In honor of Black History Month, Weber State hosted a film screening and panel discussion on the history of slavery and the problem of racism that continues to exist today in America. Students, along with faculty and members of the community, gathered to hear the message presented on change, transformation and possibility on Feb. 13.
The documentary, called “The Uncomfortable Truth” and made by filmmaker Loki Mulholland, has won five best documentary awards, including the best documentary award presented by the National Black Film Festival.
Mulholland decided to tell his family’s story through making a documentary as a way of inspiring others to take a step back and carefully examine their perceptions, beliefs and culpability in cultivating any racial barriers.
“I did it because I needed to say something. I hope what people get out of it is understanding, and to check their preconceived notions,” Mulholland explained. “Knowledge is power. If they have that knowledge they can actually work on it and that is the first step towards empathy.”
The film confronted many challenges African-Americans faced in the heart of the civil rights movement. Traditionally-held views about American history, segregation and slavery were examined in the documentary, all while it addressed the major issues of racism that have continued to affect our country for years.
“Isn’t it interesting that when you take color out of it, everything is still black and white?” Mulholland explained in the film.
The panel discussion, featuring civil rights activist Luvaghn Brown and Freedom Rider Joan Trumpauer, focused on racism and the ways we can learn to overcome it by working with others.
Brown stressed the importance of talking to people you wouldn’t normally talk to and encouraged the idea of having a conversation with someone who has different views than you.
“Go out tomorrow and look around you and ask, ‘What can I do?'” Brown said. “Just the willingness to act is enough. Do something small if you can’t do something big, but do something.”
Acting out against racism was a common theme of the night. The panelists called for further action from audience members while describing the distance we have achieved so far.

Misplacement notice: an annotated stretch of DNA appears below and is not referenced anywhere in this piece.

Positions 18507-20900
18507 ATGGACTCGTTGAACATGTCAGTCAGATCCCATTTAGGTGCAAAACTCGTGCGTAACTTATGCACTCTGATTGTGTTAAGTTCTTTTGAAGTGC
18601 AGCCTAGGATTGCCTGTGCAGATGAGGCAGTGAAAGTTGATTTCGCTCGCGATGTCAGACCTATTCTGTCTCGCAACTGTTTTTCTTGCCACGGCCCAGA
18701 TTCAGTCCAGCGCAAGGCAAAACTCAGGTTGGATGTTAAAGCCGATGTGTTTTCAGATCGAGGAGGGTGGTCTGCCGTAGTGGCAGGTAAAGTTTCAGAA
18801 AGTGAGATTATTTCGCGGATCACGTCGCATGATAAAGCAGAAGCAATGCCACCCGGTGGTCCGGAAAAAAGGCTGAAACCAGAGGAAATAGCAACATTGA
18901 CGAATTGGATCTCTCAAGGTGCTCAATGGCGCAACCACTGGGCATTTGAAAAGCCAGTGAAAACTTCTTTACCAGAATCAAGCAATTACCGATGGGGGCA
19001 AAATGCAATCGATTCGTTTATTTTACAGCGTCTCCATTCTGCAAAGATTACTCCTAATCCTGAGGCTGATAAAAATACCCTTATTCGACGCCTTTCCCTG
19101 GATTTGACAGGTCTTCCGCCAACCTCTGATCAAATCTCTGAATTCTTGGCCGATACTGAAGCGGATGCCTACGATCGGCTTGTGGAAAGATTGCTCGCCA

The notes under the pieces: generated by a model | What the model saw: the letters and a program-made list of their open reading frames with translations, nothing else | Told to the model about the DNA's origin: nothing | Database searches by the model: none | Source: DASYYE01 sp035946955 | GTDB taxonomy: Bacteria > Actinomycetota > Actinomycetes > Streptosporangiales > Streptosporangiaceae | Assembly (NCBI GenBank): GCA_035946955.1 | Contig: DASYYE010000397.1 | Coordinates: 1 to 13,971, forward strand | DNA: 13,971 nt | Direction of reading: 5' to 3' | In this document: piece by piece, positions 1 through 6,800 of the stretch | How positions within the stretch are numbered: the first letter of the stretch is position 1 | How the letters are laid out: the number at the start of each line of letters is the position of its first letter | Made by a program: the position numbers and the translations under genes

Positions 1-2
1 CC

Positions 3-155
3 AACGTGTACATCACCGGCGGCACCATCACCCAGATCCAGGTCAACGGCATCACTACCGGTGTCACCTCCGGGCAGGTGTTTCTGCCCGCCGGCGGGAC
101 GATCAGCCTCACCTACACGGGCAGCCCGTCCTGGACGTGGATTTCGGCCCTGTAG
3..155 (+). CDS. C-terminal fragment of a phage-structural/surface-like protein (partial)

“If we look at how far we’ve come, we’ve still got a long way to go. But we have come a mighty long way to turn back now, so we need to just keep on keepin’ on,” added Trumpauer.
Weber State Student Liberty Lockett, who attended the event, agreed that more action is necessary.
“I do think racism is alive and still out there, people are just better at hiding it,” Lockett said.
Although conversations about race can be difficult to have, Adrienne Andrews, assistant vice president for diversity and the chief diversity officer for the university, explained that they are conversations that need to happen, whether there is agreement on both sides or not.
“We need to hear all of the voices and get to understand where people are coming from and why they see things differently,” Andrews said. “We need to try to see those points of common ground and conversion because they do exist, but you won’t see them until you talk to each other.”
Throughout the night, attendees were encouraged to get out of their comfort zones and go to places that are uncomfortable, to initiate an environment of learning and understanding.
“What’s right and what’s easy are not always the same thing,” Mulholland said. “It’s the willingness to stand up instead of standing back.”
One of the many ways Weber State has helped integrate and bring more diversity to the university is through the creation of Weber State’s “You are Welcome Here” video, which displays institutions across the campus proclaiming a message of welcome to anyone and everyone.
“Students need to know there is a place for everyone here on this campus, and the place that’s for everyone suddenly becomes a place that’s for you too,” said Andrews.
Andrews also explained that the staff and administration at the university are an incredible factor in providing aid and support for students on campus. She described Weber State as, “a place for creating opportunities for learning and engagement, a place where people are willing and committed to making sure that everyone has access to making their dream come true.”
Mulholland reminded participants that there is a place for every person, and each is needed to make our country, homes and even universities better.
“The biggest thing is to find your passion, and then just start doing something. You should be doing it because it’s the right thing to do,” Mulholland said. “Don’t go trying to change the world, just change yours.”